4 Questions for Students to Engage in Intro to Business Discussion

Article Summary
Students in Introduction to Business classes may be reluctant to take part in class discussions.
It is a great way to start a conversation with students by asking them about news topics.
Students can also connect discussions to the news to help them apply course material to the real world.
Marcella Kelly is a Santa Monica College Business Professor and a Cengage author

Finding engaging Introduction to Business discussion topics can be difficult. Many of us have noticed that many students are reluctant to take part in discussions after two years of a global pandemic. This has resulted in awkward dead air in classrooms, and empty space on discussion boards. It doesn’t work for anyone.
This article contains a few discussion topics pulled from the latest news. They are connected to Introduction to Business course content and have been proven to spark lively discussion among students. These strategies can be used in your virtual classroom and face-to–face classroom, or copied and pasted onto your online discussion boards.
Business Discussion Question 1 – Who’s Your Dad?
It’s not Tobias Lutke, the CEO of Shopify, an e-commerce giant.
Lutke stated in an email to the entire company in Spring 2021, “It should be hugely obvious that Shopify does not belong to a family, but I have seen people casually use terms such as ‘Shopifam’ which could cause our teams (especially juniors that have never worked elsewhere) to get the wrong impression.” You are born into a family. It’s not something you can choose, and it is impossible to un-family you.”
He preferred to use the analogy of a competitive team where great performers can recruit and poor performers can get fired. Despite the harsh rhetoric, Shopify has a track record of outstanding performance and a reputation for being a great place where to work.
Discussion Questions
How would you feel if your CEO sent you an email like the one from Tobias Lutke
Is it appropriate to compare a workplace with a family or a team of competitive athletes? Why or why not?
Business Discussion Question 2 – The Boss Behaving Badly
Twenty years ago, many analysts believed that companies had reached a new low in terms of firing employees. They sent them the message “U R FIRE” via text message. But Vishal Garg, Better Mortgage CEO, set the bar even lower when he fired 15% of the company’s workforce via Zoom right before the holidays.
Garg stated that “if you’re on this phone, you are part the unlucky group being laid off.” A recording of the call was also available by CNN Business. Garg also accused employees of “stealing” their customers and colleagues by being unproductive and working only two hours per day. Garg then spoke out about how difficult it was for him to fire employees, saying, “This is the 2nd time in my career that I have to do this and I don’t want this.” It was the first time I did it. I cried.”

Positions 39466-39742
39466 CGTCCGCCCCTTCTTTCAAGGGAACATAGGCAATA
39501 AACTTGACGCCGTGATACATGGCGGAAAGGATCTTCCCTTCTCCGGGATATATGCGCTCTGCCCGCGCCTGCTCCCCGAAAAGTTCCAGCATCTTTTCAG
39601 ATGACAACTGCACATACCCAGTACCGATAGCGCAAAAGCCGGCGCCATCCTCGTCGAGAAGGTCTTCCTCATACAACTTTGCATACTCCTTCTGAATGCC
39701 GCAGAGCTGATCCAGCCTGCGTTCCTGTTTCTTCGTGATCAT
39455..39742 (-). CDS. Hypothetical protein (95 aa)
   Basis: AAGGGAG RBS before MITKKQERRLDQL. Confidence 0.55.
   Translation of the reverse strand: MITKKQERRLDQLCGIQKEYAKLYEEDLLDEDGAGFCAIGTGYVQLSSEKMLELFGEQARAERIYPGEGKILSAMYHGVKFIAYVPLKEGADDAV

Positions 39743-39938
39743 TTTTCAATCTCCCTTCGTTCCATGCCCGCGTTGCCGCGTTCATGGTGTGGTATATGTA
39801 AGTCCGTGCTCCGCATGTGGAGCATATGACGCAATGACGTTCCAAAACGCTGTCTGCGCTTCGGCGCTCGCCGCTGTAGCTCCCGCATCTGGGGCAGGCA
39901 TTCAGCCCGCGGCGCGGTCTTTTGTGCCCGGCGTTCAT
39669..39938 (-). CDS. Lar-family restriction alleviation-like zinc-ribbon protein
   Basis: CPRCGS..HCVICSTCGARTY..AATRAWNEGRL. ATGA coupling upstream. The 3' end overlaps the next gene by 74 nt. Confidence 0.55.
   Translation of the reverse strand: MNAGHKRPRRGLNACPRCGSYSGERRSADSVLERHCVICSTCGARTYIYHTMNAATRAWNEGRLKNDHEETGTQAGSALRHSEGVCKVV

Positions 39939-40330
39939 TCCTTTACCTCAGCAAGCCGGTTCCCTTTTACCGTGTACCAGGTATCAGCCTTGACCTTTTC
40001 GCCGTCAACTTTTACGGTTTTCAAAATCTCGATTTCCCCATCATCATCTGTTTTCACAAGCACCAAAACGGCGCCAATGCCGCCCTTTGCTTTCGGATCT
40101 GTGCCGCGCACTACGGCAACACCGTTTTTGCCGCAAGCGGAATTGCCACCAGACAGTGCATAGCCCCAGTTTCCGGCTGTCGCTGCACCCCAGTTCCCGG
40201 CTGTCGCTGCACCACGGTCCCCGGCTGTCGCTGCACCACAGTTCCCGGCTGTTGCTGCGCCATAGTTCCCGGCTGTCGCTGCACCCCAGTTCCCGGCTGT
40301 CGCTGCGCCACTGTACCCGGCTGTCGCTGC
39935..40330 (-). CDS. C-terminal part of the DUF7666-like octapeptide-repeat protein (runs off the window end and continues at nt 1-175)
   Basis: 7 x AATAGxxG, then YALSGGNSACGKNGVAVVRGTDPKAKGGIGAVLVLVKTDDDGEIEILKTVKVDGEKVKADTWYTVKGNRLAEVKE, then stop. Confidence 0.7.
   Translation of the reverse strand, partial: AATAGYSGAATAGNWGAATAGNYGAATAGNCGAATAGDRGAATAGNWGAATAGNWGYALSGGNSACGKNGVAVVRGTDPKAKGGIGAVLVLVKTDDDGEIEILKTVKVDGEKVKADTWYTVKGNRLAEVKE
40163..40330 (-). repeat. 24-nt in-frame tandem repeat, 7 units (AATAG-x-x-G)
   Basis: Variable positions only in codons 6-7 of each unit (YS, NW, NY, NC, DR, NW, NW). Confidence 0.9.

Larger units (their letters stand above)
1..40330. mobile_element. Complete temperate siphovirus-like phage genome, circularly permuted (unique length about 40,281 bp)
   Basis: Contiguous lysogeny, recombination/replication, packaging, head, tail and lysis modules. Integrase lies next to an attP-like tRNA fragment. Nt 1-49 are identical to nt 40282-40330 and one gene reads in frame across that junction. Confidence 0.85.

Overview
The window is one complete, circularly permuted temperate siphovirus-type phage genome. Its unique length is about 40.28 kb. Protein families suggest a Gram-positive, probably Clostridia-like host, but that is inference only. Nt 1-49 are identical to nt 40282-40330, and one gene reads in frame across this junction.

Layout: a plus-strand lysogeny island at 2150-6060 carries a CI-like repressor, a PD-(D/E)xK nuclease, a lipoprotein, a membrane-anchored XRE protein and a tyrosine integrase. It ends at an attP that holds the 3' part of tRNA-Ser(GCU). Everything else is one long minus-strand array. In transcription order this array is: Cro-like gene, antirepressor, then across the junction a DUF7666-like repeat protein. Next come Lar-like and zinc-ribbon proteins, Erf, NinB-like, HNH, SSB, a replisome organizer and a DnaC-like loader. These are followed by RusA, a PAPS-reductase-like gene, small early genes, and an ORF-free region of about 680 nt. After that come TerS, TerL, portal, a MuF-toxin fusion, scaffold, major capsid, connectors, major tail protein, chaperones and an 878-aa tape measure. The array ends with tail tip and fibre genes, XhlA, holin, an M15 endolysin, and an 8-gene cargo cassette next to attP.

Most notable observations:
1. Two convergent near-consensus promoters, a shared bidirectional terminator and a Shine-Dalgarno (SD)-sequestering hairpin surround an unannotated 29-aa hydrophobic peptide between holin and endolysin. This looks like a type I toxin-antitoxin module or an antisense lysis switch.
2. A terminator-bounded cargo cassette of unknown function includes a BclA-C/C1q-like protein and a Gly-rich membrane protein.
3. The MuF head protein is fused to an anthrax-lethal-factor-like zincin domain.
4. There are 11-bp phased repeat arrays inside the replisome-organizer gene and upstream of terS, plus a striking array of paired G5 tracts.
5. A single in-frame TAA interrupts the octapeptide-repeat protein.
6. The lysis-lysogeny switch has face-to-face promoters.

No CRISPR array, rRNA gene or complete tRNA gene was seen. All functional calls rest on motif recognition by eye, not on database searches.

This wasn’t the first instance of a CEO displaying a scorched earth management style. He sent a memo to his staff ten years ago that read “HELLO – WAKEUP BETTER TEAM!” You are too slow. You are a bunch DUMB DOLPHINS. STOP IT. STOP IT. STOP IT RIGHT NOW. “YOU ARE EMBARRASSING MY” Despite negative publicity from his management style Garg has attracted large infusions capital for his mortgage company.
Discussion Questions
Is it ethical for employees to be fired via Zoom? Why or why not?
What do you think Garg’s management style is going to do for the firm in the short-term? What about the long-term?
Are entrepreneurial skills and difficult personalities often inseparable? Why or why not? Please give examples.
Business Discussion Question 3: Calendar Magic
Burnout is a major concern in the post-pandemic recovery economy. Stephanie Davis, Google Vice President for Southeast Asia, says that she can manage 40 hours of meetings per week and five small pieces of “calendar magic”, which can help combat burnout, are just a few of the ways that Google Vice President for Southeast Asia Stephanie Davis believes is possible.
Reduce the number of meetings that are unnecessary. Keep only meetings that serve a purpose and advance your priorities.
Similar tasks can be combined. For example, you could only send emails in the morning or evening.
Make sure to schedule time for follow-up and preparation. Meetings won’t be thrown off your schedule if you include that time in the calendar.
Change the meeting format. Is it possible to have the meeting as a walk? Can it be done by phone? Face-to-face? Skype?
Schedule self-care breaks. Consider what helps you relax. Is it a quick stroll? Do you prefer a cup of tea? Ten minutes of yoga? No matter what it is, make sure you schedule it.
Discussion Questions
What can you do to avoid burning out?
Which of these five tips would you choose? Why?
Business Discussion Question 4 – #ChickenWar
2019 is a fast-paced year.

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